By Pavlo Tull
Every week during the winter semester, members of the Dawson Theatre Collective spend their evenings rehearsing.
On May 7, 8 and 10, the collective will perform Looking for Virgil Swift, shattering traditional expectations of what theatre can be. The characters are based on literary figures, from heroes of ancient Greek mythology and Shakespeare to such modern heroines as Hermione Granger from Harry Potter.
“It’s a quest story about two students, Chris Bunion and Liz Granger, who go looking for a missing professor and they need him to pass their course,” director Ann Lambert said.
Lambert is an acclaimed playwright and an English teacher at Dawson. “It’s a comedic look at what it is to be a student these days—an examination of what we’re all looking for.”
For stage manager Kelsey Litwin, a cast of 31 can be a lot to handle. “It’s hectic in the best way,” she said. “Ultimately, I find it incredibly rewarding.”
Sarah Heft joined the collective this year and has the role of Liz, a lead protagonist.
“I love Liz, she’s intense,” Heft said. The role of Liz is one of the double-cast roles and will also be played by actor Karyna Cuffaro.
“It’s a fun character to play,” said Cuffaro, who joined the group as a writer but became interested in acting. “I’ve never acted on a stage before. It’s nerve wracking. I’m going to faint.”
While Cuffaro is performing for the first time, Heft has several years of acting experience and says she’s excited for the show.
“It covers a lot of heavy subjects, but doesn’t brush over them,” she said.
“There are many undertones that come through,” actor Alex Cruz said. “Presented is the idea of lost parents, letting go of one’s inhibitions towards love and sex, and so on.”
Cruz will play the characters Chris, the other lead protagonist, and Peter.
“I like playing Chris, he’s complex and provides some of the emotional subtext to the play outside Liz’s storyline,” Cruz said. “But I love playing Peter so much more. I get to play with the character more.”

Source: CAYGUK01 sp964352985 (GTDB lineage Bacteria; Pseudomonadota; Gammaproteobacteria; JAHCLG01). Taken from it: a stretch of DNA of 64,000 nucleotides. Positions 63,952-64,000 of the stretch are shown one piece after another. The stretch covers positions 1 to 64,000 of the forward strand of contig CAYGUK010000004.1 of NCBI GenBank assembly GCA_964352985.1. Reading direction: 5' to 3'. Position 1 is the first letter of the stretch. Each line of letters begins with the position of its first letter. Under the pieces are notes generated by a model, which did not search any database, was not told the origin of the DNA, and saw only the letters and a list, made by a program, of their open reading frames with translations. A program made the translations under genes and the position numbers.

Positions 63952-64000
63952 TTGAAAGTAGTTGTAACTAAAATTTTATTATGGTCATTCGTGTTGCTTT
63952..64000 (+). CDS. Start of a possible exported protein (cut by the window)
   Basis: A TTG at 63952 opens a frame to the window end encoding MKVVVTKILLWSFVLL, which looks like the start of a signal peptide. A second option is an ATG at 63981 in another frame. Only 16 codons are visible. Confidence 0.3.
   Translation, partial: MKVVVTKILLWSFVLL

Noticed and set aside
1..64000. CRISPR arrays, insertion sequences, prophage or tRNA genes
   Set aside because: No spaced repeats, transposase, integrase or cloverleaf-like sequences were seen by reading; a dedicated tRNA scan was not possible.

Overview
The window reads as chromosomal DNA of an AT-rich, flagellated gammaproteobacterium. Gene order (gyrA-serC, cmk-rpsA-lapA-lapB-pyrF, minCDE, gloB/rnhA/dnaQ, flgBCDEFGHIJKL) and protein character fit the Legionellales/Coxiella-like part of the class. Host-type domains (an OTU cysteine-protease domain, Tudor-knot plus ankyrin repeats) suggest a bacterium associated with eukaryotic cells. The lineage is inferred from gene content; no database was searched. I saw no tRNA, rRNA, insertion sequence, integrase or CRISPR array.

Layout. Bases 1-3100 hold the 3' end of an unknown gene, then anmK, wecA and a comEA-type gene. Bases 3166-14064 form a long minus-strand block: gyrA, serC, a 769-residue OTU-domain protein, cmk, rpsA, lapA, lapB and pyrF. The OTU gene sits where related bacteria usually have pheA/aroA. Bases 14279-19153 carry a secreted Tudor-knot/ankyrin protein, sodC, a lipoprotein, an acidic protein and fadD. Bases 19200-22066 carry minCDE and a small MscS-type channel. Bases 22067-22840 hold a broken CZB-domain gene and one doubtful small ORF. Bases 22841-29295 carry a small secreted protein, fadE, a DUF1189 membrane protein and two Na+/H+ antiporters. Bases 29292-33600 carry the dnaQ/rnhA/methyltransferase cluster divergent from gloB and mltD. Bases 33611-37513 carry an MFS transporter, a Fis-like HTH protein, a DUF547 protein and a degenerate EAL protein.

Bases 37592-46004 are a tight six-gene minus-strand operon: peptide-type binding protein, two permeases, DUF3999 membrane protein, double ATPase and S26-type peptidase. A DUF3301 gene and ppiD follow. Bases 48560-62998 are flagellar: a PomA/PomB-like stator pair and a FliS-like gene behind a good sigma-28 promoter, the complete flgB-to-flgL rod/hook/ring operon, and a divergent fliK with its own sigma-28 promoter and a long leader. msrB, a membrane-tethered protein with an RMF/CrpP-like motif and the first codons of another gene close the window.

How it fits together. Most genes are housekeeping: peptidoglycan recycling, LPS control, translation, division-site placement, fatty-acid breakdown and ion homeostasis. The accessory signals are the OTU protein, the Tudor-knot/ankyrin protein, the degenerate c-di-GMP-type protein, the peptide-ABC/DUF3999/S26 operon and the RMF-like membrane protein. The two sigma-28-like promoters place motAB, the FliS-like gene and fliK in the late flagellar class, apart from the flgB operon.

A late addition to the cast was actor Carl Bindman. He plays Professor Gilmore Rand, who takes over once Swift goes missing. “He’s so out there,” Bindman said. “It’s so much fun to inhabit that twisted mental space.”
To Bindman, performing in front of an audience brings a human connection in a way that you can’t find when interacting with people through social media or via phone. Peoples’ interaction with technology is a theme explored in the play.
“Your actions, words, and behaviour have a direct reaction from the people they are meant to affect,” Bindman said. “It’s delightful.”
“People come to me and say, ‘I can’t believe what those guys manage to do’,” Lambert said. “They are impressed by the enthusiasm of the actors.”
Each year the collective votes on a charitable organization to which they donate the proceeds of the show. For the past five years it has donated to the Theresa Foundation, which supports African children orphaned because of AIDS and was founded by Lambert’s mother, Theresa. Litwin says the contribution gives people a chance to think about the bigger picture.
“What we do in 20 villages is life changing stuff,” Lambert said. “We provide a sustainable source of food, fertilizer and medical care as well as sending four girls to school every year since 2008.”
Looking for Virgil Swift runs May 7 and 8 at 8 pm and May 10 at 2 pm and 8 pm at Dawson Theatre, 2000 Atwater. Tickets are $10-$15.
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